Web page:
According to the HSE’s Dementia: Understand Together campaign, half a million of us have had a family member with dementia. So many of us will know that for people living with dementia, the past is a lot easier to remember, a phenomenon known as reminiscence.
In previous years, Dementia: Understand Together has focused on the health and social benefits of getting out in the garden with their show gardens at Bloom Festival, and this year they are promoting the idea of stimulating reminiscence.
The Dementia: Understand Together show garden at Bloom 2019 is named after the song made famous by 1950s crooner Dean Martin, Memories Are Made of This. It aims to take people back to the 1950s, a time when gardens provided not just food for the table, but food for the soul too.
It features a manicured formal space with box hedges and tea roses which are associated with the area, as well as a practical fruit and vegetable patch. The garden is the creation of award-winning designer Robert Moore.
“This garden is about offering a person with dementia the opportunity to rekindle fond memories from their childhood garden of the 1950s, and celebrating these in the present,” Robert says.
“Whether it’s the scent of jasmine drifting through the garden or listening to Dean Martin on the wireless echoing around, it’s about enabling a person living with dementia to call to mind these memories. It’s about opening up opportunities for them to share their experiences and stories with others. The garden asks us to see the beauty and value of the individual, represented by all the different flowers, and reminds us to always see the person and not the condition they are living with,” he says.
Unfortunately we’re all going to have to reckon with dementia in some capacity as the condition is on the rise in Ireland. The more we can support and show solidarity with the people with dementia and their families, the better prepared we can be. More than 4,000 people are developing dementia in Ireland each year. It’s estimated that there are 55,000 people living with the condition here. That number is expected to more than double to 113,000 by 2036.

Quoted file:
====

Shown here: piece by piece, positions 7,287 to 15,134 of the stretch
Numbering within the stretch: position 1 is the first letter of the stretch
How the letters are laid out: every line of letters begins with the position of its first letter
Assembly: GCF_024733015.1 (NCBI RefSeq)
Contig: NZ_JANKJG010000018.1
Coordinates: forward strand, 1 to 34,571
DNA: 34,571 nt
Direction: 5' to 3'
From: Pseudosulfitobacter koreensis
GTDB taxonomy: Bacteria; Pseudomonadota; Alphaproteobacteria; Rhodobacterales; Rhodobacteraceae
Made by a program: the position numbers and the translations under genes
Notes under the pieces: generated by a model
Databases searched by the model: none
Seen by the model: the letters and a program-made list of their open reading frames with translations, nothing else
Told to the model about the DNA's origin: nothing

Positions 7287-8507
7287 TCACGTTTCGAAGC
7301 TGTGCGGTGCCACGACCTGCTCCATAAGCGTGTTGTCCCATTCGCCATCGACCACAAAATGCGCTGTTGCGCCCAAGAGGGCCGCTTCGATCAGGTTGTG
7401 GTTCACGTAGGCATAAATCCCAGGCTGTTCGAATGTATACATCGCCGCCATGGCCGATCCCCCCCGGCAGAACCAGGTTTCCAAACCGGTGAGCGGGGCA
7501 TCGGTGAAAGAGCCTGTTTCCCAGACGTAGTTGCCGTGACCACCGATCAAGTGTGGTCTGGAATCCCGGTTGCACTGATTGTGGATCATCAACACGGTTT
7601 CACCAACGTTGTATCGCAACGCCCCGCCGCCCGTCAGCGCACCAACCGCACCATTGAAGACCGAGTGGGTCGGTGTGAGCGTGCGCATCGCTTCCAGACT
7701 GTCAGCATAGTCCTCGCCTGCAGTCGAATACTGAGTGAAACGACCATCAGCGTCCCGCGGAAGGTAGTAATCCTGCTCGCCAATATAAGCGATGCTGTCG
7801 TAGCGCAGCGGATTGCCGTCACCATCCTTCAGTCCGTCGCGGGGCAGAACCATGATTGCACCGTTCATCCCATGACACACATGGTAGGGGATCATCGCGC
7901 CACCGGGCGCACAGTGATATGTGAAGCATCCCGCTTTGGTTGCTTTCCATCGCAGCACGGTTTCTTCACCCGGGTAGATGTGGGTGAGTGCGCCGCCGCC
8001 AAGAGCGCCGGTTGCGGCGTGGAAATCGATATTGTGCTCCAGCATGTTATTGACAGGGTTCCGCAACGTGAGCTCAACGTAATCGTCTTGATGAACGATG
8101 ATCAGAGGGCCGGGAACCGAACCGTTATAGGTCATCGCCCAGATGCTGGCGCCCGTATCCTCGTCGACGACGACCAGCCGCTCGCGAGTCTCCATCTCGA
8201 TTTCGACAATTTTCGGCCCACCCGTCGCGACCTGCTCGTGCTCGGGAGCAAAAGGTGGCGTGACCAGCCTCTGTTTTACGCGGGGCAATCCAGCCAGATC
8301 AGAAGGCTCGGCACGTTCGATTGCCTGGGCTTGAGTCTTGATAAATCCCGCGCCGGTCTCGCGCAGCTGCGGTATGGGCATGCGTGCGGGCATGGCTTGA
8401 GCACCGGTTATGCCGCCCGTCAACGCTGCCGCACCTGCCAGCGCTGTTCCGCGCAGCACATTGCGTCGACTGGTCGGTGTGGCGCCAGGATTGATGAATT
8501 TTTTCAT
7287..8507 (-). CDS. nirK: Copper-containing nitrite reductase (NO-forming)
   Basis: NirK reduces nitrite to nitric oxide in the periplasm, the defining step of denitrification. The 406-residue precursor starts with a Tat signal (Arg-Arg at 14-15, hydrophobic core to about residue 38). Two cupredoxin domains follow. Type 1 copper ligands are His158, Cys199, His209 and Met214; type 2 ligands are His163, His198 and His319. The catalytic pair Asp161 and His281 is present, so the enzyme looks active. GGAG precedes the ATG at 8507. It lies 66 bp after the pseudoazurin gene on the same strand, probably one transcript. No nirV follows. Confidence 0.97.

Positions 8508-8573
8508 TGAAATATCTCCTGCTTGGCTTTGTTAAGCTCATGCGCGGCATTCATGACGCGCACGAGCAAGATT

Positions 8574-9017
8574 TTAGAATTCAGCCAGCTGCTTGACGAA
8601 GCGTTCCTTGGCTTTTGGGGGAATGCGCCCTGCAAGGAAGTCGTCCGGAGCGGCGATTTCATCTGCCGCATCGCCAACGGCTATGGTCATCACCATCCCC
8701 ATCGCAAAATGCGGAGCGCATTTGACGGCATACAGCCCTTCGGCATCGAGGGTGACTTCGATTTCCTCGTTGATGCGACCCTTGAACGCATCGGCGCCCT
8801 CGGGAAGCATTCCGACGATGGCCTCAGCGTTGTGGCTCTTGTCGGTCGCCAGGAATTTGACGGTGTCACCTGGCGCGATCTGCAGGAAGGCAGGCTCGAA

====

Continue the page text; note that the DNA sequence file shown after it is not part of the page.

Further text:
You can find out more at www.understandtogether.ie.
If you want to stimulate reminiscence in your own garden at home, try these tips:
SCENT: Think of the scents that transport you back in time and a tea rose instantly comes to mind. Plant one this autumn for an elegant addition to your garden that will cast minds back to the gardens of our parents and grandparents.
SOUND: Wind-chimes can gently usher us back to peaceful days spent in the garden. Alternatively, play classical music in the garden on your phone or dust off the old gramophone and set it up in the garden shed to provide a nostalgic soundscape of Elvis Presley to sunny days spent in the garden.
TOUCH: Remember the feeling of plucking daisy petals as a child, saying ‘she loves me, she loves me not’? Or getting in trouble for picking your grandmother’s plants when innocently putting together a bouquet? Other nostalgic flowers and plants you could introduce to your garden include lupins, delphiniums, primulas and geraniums.
TASTE: Remember being sent out to the back garden to grab a head of lettuce or a handful of onions to prepare for supper? Install a small vegetable patch can take loved ones back to a simpler time when kitchen gardens were the norm. A small raised bed in a sunny spot in the garden can be manageable and fruitful.
SIGHT: Does the sight of a mischievous gnome or a retro flamingo take you back to the olden days? These colourful additions to the garden bring instant nostalgia and will make any guests to your garden smile.
Inform | Inspire | Indulge